From George Washington
Head Quarters New Windsor, April 18th. 1781
I am glad to learn from the Letter of General Greene, a Copy of which Your Excellency did me the honor to enclose on the 28th Ulto. that the Action of the 15th. had been severely felt by the Enemy, that their retreat bore evident marks of distress, and that our Army, in good spirits, were advancing upon them.
From Virginia I have nothing later than Your Letter; and the enclosure from the Baron Steuben. Nor do I know where General Philips is, with his Detachment, at this time.
We have Advices from New York, thro’ different channels; that preparation is now making to embark a considerable Corps of Troops, and that Sir Henry Clinton himself is to go with them. If this information is true, the weight of the War is undoubtedly to be transferred to the Southward; and our exertions, ought to be proportionably great in that quarter. Previous to this intelligence, I had ordered the Detachment under the Marquis De la Fayette to be Marched to the South, and put under the Orders of Major General Greene, to act in Virginia or under his immediate command, as the circumstances might require.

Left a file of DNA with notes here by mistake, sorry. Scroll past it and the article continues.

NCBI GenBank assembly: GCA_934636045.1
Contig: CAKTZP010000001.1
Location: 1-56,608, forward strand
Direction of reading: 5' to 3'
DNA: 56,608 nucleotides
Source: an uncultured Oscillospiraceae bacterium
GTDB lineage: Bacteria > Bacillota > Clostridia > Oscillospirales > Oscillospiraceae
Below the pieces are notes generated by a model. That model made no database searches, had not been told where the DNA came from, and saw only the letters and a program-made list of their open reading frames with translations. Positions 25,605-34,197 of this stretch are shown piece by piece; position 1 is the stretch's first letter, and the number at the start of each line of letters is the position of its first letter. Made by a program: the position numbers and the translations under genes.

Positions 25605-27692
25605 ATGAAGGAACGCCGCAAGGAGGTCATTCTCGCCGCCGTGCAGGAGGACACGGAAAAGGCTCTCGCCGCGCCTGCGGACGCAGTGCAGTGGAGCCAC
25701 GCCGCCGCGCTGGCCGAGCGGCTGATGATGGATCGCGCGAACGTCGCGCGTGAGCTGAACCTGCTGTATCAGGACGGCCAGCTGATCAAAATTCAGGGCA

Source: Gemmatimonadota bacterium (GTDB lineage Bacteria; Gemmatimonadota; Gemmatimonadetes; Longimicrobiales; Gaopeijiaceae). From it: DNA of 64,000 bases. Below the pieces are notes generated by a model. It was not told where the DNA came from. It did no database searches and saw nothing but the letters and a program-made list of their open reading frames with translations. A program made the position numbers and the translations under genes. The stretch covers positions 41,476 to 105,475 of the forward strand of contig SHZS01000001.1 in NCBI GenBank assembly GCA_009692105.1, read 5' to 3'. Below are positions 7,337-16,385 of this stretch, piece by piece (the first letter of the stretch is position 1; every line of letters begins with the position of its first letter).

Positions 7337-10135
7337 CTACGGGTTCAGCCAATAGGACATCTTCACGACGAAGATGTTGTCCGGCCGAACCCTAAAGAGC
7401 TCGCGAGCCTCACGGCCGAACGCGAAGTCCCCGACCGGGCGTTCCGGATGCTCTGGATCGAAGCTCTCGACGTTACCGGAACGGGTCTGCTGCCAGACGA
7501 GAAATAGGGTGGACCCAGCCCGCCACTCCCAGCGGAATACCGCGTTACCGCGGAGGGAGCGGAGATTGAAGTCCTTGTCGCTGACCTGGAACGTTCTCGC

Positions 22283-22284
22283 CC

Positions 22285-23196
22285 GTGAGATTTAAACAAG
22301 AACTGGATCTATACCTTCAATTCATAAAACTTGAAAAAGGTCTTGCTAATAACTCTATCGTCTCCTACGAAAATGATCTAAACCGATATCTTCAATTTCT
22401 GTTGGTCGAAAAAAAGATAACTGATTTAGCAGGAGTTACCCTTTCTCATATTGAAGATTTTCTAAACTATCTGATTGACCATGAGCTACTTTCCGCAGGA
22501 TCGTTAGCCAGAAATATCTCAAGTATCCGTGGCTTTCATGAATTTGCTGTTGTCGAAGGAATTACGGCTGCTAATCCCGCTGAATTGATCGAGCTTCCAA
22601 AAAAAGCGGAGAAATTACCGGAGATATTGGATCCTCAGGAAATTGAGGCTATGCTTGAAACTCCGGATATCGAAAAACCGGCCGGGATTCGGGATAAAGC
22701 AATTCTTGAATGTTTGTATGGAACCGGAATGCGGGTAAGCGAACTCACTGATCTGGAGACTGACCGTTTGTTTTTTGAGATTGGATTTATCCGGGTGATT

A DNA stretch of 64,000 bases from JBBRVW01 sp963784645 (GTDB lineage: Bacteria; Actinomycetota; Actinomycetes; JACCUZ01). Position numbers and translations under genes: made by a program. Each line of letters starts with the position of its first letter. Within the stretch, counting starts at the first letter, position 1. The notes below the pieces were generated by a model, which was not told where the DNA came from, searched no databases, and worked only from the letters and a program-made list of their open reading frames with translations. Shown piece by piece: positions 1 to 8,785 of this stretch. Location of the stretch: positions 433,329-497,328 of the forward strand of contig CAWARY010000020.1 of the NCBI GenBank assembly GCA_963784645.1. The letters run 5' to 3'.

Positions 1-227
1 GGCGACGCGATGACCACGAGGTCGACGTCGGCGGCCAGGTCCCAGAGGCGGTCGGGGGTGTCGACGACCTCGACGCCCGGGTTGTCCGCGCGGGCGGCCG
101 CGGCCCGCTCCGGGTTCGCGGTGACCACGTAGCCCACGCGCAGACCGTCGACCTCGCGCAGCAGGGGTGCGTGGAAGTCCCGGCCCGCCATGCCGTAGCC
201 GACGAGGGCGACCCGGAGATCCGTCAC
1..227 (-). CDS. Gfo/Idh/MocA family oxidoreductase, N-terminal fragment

Since my last of the 4th. in which I informed Your Excellency, that I was in hopes the first Division of Pennsylvanians would consist of five or six hundred Men; I am advised by Major General St. Clair, that Nine hundred and sixty Rank and File, properly Officered, would March, together with a Detachment of Proctor’s Regiment and four Peices of Artillery, on the 16th. Instant from York Town in Pennsylvania. General St. Clair had expectations that three or four hundred more of the Line might be collected, but in what time was not certain; neither could he tell what further to expect from the success of recruiting.
I have the honor to be With great regard & esteem Your Excellencys Most Obedient Servant,
RC (Vi); in David Humphreys’ hand, signed by Washington. Dft (DLC: Washington Papers); also in Humphreys’ hand.